Hypermedia systems development is, in many regards, different from "conventional" systems development, chief amongst these differences being its multidisciplinary nature. Foremost amongst the roles in hypermedia development are software engineering and graphic design. However, traditionally the tension between software engineers and graphic designers is pronounced. It is therefore important to gain an understanding of the differences between the two camps with a view to bringing them closer together. This paper reports on the findings of a survey of hypermedia developers conducted in Ireland. One of the objectives of the survey was to compare and contrast the development approaches, methods, and techniques used by software engineers with those used by graphic designers. It was found that software engineers and graphic designers are much closer than might be believed in their attitudes on the value and importance of processes and documented working methods. However, graphic designers primarily base development approaches around the use of specific tools, whereas software engineers are more reliant on traditional and object-oriented software development methods. Regarding diagramming methods, there is some evidence of cross-pollination, as software engineers often use informal techniques such as storyboarding and graphic designers use software engineering techniques such as use case diagrams, but graphic designers find software engineering techniques to be less useful than vice versa.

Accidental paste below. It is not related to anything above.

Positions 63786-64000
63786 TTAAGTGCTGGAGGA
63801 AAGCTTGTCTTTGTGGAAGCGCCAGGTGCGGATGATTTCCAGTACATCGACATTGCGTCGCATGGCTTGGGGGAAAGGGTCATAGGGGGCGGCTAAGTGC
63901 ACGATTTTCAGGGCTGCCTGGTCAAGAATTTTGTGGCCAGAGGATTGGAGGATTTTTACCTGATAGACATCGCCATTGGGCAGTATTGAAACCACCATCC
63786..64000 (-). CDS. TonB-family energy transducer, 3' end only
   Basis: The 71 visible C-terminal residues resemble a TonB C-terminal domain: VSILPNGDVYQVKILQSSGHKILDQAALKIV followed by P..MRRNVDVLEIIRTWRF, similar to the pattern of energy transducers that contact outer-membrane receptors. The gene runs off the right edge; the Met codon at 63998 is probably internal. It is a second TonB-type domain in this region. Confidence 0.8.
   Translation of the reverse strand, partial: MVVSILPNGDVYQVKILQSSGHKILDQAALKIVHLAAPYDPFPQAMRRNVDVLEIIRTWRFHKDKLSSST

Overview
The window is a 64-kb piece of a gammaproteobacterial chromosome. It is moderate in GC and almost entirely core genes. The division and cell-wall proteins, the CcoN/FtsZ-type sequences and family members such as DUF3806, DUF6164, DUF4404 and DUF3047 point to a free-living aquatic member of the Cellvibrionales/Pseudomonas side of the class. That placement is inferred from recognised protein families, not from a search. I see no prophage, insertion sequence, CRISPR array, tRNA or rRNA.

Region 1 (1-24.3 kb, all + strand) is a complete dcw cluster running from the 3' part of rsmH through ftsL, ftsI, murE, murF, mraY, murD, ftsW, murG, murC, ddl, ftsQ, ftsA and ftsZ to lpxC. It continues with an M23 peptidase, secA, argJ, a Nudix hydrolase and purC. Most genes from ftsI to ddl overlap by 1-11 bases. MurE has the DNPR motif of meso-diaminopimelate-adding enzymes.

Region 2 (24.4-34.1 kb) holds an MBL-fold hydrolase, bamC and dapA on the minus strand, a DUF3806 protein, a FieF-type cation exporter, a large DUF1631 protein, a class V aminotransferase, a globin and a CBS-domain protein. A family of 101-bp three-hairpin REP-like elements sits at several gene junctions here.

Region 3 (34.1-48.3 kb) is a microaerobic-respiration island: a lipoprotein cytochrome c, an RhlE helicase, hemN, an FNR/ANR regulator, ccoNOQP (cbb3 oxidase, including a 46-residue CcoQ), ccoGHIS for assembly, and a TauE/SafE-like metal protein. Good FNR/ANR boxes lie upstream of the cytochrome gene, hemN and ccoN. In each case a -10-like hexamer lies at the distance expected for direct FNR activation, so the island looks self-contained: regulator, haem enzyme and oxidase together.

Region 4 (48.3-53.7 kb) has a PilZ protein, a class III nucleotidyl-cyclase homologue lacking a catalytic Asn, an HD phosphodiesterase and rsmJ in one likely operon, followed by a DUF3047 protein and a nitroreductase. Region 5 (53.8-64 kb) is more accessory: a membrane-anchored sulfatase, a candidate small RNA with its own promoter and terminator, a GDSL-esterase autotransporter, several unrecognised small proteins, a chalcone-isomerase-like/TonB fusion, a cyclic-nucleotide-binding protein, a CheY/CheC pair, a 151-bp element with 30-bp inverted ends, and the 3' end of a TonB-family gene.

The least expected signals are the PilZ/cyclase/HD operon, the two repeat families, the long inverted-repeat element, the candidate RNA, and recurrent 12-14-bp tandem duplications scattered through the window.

Lang, M. (2003). Hypermedia Systems Development: A Comparative Study of Software Engineers and Graphic Designers. Communications of the Association for Information Systems, 12, pp-pp. https://doi.org/10.17705/1CAIS.01216